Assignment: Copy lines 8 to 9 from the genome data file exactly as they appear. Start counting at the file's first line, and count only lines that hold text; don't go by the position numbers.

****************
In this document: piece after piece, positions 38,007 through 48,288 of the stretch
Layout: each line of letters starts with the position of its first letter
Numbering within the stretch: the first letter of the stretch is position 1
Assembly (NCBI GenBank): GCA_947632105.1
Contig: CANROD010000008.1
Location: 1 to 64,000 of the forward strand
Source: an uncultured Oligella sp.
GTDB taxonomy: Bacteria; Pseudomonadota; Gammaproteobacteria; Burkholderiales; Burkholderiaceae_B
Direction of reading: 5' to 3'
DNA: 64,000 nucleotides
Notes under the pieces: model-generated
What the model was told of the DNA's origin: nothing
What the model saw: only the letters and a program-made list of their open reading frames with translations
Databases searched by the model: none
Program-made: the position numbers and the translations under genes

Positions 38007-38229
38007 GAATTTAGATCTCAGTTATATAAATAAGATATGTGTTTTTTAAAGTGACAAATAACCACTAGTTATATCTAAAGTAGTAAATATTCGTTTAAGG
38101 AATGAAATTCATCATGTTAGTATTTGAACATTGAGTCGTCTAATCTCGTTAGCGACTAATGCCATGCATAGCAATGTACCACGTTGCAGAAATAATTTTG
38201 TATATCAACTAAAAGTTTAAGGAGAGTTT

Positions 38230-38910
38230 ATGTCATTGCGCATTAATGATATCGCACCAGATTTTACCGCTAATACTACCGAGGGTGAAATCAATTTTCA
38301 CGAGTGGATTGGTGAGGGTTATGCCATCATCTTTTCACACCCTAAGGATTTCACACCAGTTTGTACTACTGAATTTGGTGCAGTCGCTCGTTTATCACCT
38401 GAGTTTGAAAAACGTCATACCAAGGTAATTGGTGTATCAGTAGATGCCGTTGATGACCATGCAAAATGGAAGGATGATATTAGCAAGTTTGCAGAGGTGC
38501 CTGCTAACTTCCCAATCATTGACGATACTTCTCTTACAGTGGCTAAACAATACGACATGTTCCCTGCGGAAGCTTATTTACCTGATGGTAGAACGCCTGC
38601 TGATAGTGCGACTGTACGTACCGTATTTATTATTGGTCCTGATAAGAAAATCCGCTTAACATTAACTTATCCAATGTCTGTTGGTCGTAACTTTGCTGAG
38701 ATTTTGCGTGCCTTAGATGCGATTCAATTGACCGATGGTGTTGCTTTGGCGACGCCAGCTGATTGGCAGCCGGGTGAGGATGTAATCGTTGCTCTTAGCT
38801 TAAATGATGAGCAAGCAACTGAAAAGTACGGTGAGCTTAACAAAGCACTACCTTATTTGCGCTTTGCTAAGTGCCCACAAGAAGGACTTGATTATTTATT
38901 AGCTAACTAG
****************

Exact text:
GTDB taxonomy: Bacteria; Pseudomonadota; Gammaproteobacteria; Burkholderiales; Burkholderiaceae_B
Direction of reading: 5' to 3'